In an article by Texas Monthly, Jackson Walker partner Mike Nasi discusses the potential impact of the Clean Power Plan (CPP) on electricity markets across the state of Texas. Mike describes how the inflexibility of carbon limits under the rule would cause a hike in the price of coal-fired electricity, in addition to causing repayment problems for utility companies that took on debt to build coal-fired plants.
The article was written and released in anticipation of today’s Executive Order by President Trump to begin the process of rolling back the CPP and other greenhouse gas regulations.
“Even if I had no problem with the legality of the CPP, the policy embraced by it is flawed as a matter of the electric power markets,” Mike told Texas Monthly. “It was in no way accurately calculating the cost of a market that would work this way, and did not factor in the hard reality of how a state needs to run a grid.”
“It was in no way accurately calculating the cost of a market that would work this way, and did not factor in the hard reality of how a state needs to run a grid.”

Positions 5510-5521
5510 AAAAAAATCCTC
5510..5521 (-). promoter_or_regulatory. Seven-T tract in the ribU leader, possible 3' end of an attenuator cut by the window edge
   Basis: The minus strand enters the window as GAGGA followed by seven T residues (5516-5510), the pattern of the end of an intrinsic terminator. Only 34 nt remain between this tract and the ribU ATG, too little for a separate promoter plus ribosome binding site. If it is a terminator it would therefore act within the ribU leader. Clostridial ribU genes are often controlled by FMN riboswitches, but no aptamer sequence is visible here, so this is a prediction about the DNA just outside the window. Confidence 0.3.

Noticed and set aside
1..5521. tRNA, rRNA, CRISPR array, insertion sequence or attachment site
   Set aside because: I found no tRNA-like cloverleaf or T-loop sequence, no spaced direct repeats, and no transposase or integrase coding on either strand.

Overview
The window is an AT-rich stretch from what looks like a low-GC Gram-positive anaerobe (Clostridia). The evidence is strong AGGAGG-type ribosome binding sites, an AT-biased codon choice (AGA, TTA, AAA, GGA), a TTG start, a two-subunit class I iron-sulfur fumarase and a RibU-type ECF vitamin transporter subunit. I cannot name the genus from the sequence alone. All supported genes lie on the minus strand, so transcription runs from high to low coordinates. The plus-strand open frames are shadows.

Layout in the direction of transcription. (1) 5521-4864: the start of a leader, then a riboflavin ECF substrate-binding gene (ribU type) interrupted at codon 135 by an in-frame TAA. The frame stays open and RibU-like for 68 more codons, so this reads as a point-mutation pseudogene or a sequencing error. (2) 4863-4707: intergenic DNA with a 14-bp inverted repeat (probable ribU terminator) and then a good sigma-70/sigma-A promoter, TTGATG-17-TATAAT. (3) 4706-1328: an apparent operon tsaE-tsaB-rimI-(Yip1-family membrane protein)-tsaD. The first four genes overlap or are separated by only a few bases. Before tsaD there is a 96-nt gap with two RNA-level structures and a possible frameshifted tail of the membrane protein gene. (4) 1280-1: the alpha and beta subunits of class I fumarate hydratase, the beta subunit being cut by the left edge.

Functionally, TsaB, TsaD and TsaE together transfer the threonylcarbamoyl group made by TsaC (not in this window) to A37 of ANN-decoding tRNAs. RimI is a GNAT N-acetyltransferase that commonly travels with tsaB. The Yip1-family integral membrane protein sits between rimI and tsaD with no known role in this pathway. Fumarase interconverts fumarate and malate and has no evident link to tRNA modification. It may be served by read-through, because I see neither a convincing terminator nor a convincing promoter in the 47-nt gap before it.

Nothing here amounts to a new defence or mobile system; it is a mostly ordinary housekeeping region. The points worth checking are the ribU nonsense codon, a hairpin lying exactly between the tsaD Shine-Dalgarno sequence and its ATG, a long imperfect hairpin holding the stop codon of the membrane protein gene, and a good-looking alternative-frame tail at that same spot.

Mike, who represents San Miguel Electric Cooperative, Inc., South Texas Electric Cooperative, Inc., and the Gulf Coast Lignite Coalition, also highlights the “irreparable” damage the CPP could cause with its mandate to prematurely retire coal-fired plants. Because electricity co-operatives throughout the state took out hefty federal loans to fund construction of coal-fired plants in the 1970s and 1980s – a time where the federal government effectively mandated the construction of coal-fired power plants over other types of power plants – shutting them down could cause hundreds of millions of dollars in stranded debt. Mike adds that several legal observers suggest that this is why the Supreme Court issued a stay of the regulations.
For more information, read “The Uncertain Fate of the Clean Power Plan and the Future of Electricity in Texas.”
For over 24 years, Michael J. Nasi has practiced environmental and energy law before state and federal agencies and appellate courts. He provides clients with compliance counseling, permitting and enforcement defense work related to the Clean Air Act, Clean Water Act, Solid Waste Disposal Act, Endangered Species Act, and National Environmental Policy Act. He also represents parties in ongoing EPA regulatory proceedings and appeals related to carbon dioxide, interstate air quality, regional haze, and coal combustion residuals before the United States Courts of Appeals for the Fifth, Eighth, Tenth, and D.C. Circuits, as well as the Supreme Court of the United States.